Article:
Why You Should Test Your Residence For Radon

February 16th, 2018 by Rieders Travis in Personal Injury

You may not know it, but your home could be dangerous to your health. Radon, a colorless, odorless, tasteless, radioactive gas produced during the natural decay of uranium in rock and soil, may be present in your home in an amount that can potentially lead to lung cancer.

You may not know it, but your home could be dangerous to your health. Radon, a colorless, odorless, tasteless, radioactive gas produced during the natural decay of uranium in rock and soil, may be present in your home in an amount that can potentially lead to lung cancer. According to the U.S. Environmental Protection Agency (USEPA), approximately 21,000 deaths each year are attributable to radon-induced lung cancer. It is the second leading cause of lung cancer in Pennsylvania, second only to smoking. The Pennsylvania Department of Environmental Protection (DEP), estimates that 40% of Pennsylvania homes contain unsafe levels of radon gas, which can move up into homes via cracks, drains, or any openings in the foundation. For this reason, it pays to test your residence for the presence of radon. If you or a loved one has suffered injury because you bought a home which was found to have high levels of radon and this was not disclosed to you by the seller or the seller’s realtor, you may be entitled to compensation. The skilled and experienced Pennsylvania personal injury attorney Clifford A. Rieders of Rieders, Travis, Humphrey, Waters & Dohrmann has spent…

Distracted Walking

October 26th, 2016 by Rieders Travis in Personal Injury

PA Distracted Walking Accident Lawyer

Walking can be dangerous to your health -- especially when you or someone else is not paying attention. Walkers who are distracted, usually because they are making calls or texting on mobile phones, have suffered cuts and bruises, sustained serious head injuries or even been killed. They are particularly vulnerable when walking in urban areas, crossing busy streets and negotiating traffic.  They suffer injuries from walking into objects and people, and sometimes even from walking off a curb, bridge, train platform or cliff. And they may cause accidents for motorists when they unexpectedly dart out into traffic. On the other hand, pedestrians almost always have the right of way, unless they are not walking in a crosswalk. As Justice Musmanno famously said involving an intoxicated pedestrian: A drunk pedestrian is just as entitled to a safe place as anyone else, and more in need of it. While that is a paraphrase of the great Justice’s thinking, too many drivers are completely oblivious or even resentful of pedestrians, bikers, and other people who are not in a vehicle.  Sometimes this is even worse with SUV drivers, who feel that they are the king or queen of…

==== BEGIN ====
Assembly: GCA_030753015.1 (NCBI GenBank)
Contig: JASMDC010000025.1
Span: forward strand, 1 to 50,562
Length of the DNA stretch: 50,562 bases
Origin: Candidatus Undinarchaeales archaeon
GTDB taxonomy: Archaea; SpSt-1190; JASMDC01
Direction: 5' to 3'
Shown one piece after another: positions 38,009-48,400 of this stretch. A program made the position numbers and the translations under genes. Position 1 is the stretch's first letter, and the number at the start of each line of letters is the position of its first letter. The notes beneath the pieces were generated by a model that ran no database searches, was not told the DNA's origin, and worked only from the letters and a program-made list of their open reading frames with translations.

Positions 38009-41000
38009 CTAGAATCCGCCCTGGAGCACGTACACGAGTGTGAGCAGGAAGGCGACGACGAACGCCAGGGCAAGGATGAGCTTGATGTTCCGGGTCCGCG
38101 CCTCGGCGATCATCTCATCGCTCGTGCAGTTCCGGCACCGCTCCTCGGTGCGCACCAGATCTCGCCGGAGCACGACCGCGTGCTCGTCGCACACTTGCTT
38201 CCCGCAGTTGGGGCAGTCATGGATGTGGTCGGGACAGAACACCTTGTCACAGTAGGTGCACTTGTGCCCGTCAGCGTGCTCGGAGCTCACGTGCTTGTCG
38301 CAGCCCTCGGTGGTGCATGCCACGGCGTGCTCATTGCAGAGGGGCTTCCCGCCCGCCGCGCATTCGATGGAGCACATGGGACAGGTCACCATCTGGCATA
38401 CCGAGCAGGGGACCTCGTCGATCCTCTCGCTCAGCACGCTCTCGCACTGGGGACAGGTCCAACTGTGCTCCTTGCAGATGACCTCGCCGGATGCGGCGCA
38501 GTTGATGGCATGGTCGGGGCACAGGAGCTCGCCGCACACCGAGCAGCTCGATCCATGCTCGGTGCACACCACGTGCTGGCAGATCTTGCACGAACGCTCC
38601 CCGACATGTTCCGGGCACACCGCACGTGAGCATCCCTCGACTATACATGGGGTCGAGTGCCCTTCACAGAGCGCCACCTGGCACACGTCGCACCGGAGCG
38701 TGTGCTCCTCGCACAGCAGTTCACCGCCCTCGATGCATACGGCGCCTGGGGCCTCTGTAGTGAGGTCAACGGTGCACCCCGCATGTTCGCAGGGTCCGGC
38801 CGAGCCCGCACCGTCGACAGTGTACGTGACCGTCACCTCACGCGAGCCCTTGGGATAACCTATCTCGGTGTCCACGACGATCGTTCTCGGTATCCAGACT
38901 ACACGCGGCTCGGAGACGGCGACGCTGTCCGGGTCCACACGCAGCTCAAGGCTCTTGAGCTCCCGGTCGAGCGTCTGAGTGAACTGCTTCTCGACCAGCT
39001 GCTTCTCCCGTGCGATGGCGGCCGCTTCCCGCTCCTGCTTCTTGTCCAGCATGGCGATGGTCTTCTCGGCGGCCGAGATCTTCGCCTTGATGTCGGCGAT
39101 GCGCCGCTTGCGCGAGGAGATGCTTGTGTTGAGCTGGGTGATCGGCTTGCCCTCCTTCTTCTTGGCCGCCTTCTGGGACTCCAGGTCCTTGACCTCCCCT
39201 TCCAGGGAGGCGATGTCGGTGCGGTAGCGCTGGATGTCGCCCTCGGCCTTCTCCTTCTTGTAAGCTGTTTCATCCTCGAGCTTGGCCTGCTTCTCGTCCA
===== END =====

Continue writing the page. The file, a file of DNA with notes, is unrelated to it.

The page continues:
Octave ex rel. Octave v. Walker, 103 A.2d 1255 (Pa. 2014) Case Summary

February 23rd, 2015 by Rieders Travis in Personal Injury

An estate filed a negligence suit to recover for physical injuries sustained by James Octave upon being struck by a tractor-trailer driven by David Walker.  The state police concluded that Octave attempted to commit suicide by jumping under the truck's trailer.  The estate said that defendant Walker could not obtain information about Octave's prior psychiatric history because of the Mental Health Procedures Act.  The court distinguished this case from those where mental health records are sought but are not necessary to establish any claim or defense.  In fact, this is a very limited ruling.  The court said that in terms of obtaining mental health records in personal injury litigation, a patient waives his confidentiality protections under the MHPA where judged by an objective standard, he knew or reasonably should have known his mental health would be placed directly at issue by filing the lawsuit.  Disinterested eyewitnesses said that James Octave attempted to commit suicide by jumping under the truck's trailer.  This put the estate on notice that if they filed a civil action, a suicide defense would likely be advanced.  There was a history of suicidal ideations that might be…